Doubtless, you’ve seen your dog shiver and shake. If your dog is nervous, maybe of going to the vet or doesn’t want to take a bath. His entire body will shake, his tail will be down or even between his legs. Muscle spasms are not the same thing. We are talking about localized tremors.
For example, have you noticed your dog having some strange twitches coming from just under his skin? If so, your dog may be dealing with muscle spasms. They look like a shiver or fluttering, depending on intensity, running along with the muscles in a specific area.
If your dog hurts his leg somehow, that’s when you might notice these shivers and flutter in the injured leg. They are involuntary and can differ in their intensity and speed.
I’m using a leg as an example but, they can occur anywhere there is a muscle.
The muscle spasm themselves are not in any way harmful for your dog, but they show there’s an issue with that particular muscle. And, if they continue for any length of time, will become painful.
What Causes Muscle Spasms in Dogs?
There’s no set reason for muscle spasms. Something kicks them off, it can be any of these – muscle strains, any kind of injury, neurological disorder, allergies, lack of fluids, or a new medication responsible for side-effects.
Seizures may also cause muscle tremors, but there is a definite difference. Any kind of seizure will cause a dog to experience tremors over their entire body – muscle spasms are, as we mentioned earlier, more localized.
1. REM Cycle Muscle Spasms
During rem cycle sleep (deep sleep) human and dog’s brains experience higher levels of activity, which also might account for twitching while sleeping.
It’s well researched that dogs dream, so your dog is probably dreaming about the fun he had on your latest hike together or what he intends to do with the neighbor’s cat if he ever catches it.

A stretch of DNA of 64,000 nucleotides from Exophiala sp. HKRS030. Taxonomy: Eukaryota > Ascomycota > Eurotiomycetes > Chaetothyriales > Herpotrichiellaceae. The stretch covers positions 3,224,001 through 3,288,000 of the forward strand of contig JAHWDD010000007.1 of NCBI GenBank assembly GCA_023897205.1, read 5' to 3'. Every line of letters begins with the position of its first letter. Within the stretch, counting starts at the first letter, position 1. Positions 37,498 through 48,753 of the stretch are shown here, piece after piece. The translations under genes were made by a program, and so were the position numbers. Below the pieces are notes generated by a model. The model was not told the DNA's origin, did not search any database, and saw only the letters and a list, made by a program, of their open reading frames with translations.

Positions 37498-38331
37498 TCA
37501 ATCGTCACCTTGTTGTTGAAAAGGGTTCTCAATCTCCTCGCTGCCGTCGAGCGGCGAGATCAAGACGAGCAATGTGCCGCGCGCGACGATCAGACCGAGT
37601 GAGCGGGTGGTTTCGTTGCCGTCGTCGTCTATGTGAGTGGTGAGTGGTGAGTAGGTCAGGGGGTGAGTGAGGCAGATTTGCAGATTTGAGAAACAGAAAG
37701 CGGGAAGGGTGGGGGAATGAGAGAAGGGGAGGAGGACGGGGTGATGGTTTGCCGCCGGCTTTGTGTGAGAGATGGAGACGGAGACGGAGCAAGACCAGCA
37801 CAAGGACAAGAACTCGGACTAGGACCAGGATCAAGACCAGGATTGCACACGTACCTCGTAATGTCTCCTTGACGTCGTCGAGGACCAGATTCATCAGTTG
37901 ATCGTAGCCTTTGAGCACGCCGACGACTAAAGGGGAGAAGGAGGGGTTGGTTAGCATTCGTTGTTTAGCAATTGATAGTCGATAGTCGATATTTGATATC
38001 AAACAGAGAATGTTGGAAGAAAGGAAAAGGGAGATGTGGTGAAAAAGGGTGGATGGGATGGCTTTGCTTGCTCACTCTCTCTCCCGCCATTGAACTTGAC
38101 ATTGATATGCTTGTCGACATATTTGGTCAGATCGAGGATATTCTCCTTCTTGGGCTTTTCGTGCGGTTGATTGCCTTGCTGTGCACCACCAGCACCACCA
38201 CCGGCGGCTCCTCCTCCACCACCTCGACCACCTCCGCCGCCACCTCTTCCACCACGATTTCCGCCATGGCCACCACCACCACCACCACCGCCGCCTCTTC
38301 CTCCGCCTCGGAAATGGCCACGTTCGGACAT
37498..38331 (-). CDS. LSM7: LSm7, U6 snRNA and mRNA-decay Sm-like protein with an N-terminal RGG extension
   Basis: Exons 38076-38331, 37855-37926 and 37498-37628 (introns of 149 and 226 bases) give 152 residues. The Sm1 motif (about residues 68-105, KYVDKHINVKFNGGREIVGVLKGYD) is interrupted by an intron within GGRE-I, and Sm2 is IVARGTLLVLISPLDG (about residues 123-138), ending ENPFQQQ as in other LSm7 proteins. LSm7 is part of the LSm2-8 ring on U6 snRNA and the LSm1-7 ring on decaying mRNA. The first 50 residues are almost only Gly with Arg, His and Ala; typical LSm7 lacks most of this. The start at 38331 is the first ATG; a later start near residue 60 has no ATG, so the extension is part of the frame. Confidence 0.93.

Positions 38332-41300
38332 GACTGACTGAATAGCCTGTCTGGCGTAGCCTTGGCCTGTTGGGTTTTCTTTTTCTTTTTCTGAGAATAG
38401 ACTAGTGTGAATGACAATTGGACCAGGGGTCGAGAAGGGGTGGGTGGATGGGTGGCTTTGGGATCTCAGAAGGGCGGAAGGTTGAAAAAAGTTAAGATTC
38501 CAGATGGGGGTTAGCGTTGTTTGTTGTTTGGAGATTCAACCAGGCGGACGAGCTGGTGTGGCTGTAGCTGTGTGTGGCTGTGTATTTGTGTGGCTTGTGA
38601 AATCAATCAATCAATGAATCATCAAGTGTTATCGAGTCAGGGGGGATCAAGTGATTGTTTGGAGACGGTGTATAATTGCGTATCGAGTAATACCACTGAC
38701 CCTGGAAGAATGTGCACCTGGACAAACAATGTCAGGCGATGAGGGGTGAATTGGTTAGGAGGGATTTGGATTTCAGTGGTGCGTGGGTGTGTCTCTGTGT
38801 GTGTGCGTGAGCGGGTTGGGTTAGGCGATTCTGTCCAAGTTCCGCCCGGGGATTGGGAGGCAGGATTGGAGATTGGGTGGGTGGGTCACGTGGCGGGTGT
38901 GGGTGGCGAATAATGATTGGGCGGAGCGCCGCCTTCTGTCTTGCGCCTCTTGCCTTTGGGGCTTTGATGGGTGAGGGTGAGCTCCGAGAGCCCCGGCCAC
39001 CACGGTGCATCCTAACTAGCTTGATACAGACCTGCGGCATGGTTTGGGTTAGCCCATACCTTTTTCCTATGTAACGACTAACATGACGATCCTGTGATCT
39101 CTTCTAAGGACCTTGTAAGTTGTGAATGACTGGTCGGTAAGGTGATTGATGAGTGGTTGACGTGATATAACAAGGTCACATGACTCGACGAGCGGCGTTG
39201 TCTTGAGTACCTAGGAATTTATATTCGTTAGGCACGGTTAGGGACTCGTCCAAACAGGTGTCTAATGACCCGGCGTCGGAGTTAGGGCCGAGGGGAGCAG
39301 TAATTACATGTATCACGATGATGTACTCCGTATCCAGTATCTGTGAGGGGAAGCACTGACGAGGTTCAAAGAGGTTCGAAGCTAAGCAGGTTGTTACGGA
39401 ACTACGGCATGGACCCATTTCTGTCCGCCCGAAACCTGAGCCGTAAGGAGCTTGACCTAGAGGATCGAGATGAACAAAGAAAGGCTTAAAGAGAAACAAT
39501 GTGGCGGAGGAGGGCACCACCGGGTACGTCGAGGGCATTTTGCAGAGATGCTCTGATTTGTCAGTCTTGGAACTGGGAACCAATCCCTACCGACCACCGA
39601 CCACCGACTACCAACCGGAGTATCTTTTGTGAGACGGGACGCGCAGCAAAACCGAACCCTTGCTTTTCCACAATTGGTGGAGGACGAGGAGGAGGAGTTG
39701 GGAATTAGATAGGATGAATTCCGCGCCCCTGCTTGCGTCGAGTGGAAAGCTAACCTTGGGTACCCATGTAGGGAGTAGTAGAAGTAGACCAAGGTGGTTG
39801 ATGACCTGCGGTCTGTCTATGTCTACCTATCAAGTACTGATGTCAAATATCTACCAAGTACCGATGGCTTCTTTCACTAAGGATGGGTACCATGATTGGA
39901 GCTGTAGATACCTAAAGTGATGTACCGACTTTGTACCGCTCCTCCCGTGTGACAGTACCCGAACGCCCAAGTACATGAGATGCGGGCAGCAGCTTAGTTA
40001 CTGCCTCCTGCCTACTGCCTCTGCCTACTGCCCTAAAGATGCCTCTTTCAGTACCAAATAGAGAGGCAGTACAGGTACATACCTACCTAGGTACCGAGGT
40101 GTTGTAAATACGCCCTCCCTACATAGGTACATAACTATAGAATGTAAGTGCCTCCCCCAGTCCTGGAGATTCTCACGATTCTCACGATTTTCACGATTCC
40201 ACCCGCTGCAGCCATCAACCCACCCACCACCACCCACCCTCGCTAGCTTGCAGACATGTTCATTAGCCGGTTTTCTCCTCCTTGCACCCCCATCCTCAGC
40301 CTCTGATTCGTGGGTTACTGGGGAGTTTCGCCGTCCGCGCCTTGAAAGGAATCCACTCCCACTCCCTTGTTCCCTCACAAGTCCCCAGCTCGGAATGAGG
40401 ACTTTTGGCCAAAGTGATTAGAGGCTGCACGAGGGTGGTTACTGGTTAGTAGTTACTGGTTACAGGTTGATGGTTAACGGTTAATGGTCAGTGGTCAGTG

But if you see something different about the twitching and you suspect it might be a seizure, then try to wake him. Doing so gently is best if he’s only sleeping you don’t want to shock him awake. If it’s a seizure, then you’ll not be able to wake him easily.
2. Muscle Spasms Caused by an Injury
All of a dog’s body systems must work in sync to keep him healthy. For example, his bones and muscles work in tandem to support and enable him to move. If any part of this complex system isn’t functioning as it should, that has a knock-on effect in other systems in his body.
Which is why if your dog injures a leg muscle, for instance, that can lead to a joint problem in the leg or worn cartilage in the knee can create problems with muscles around the knee.
If your dog damages a joint or muscle the surrounding muscles can cramp or go stiff, this will look like spasms, and most likely he will limp. Any serious head injury to the part of his brain controlling limb movement may also cause spasms.
3. Hypoglycemia and Muscle Spasms
This is not usually a common occurrence, but low blood sugar can sometimes bring on muscle spasms. Dogs with diabetes can suffer from muscle twitching.
If you know your dog is diabetic and you see this, try to make him eat something. If he refuses to make some glucose solution (glucose powder and water mixed), you can give it to him via a syringe.
He might not be capable of swallowing if that’s the case, rub the solution you’ve made on his gums and under his tongue. If the muscle twitching worsens, or he becomes unconscious, get in touch with your vet urgently.
4. Muscle Spasms From Over Exercise
If your dog over exerts himself his muscles can suffer. When your dog is exercising intensely his muscles will produce lactic acid, this leads to sore and even cramping muscles.
This will make his muscles twitch, but as he rests the muscles, the twitching will subside. While he’s outside exerting himself and if not taking on board any fluids, this will cause him to dehydrate and that can induce seizures.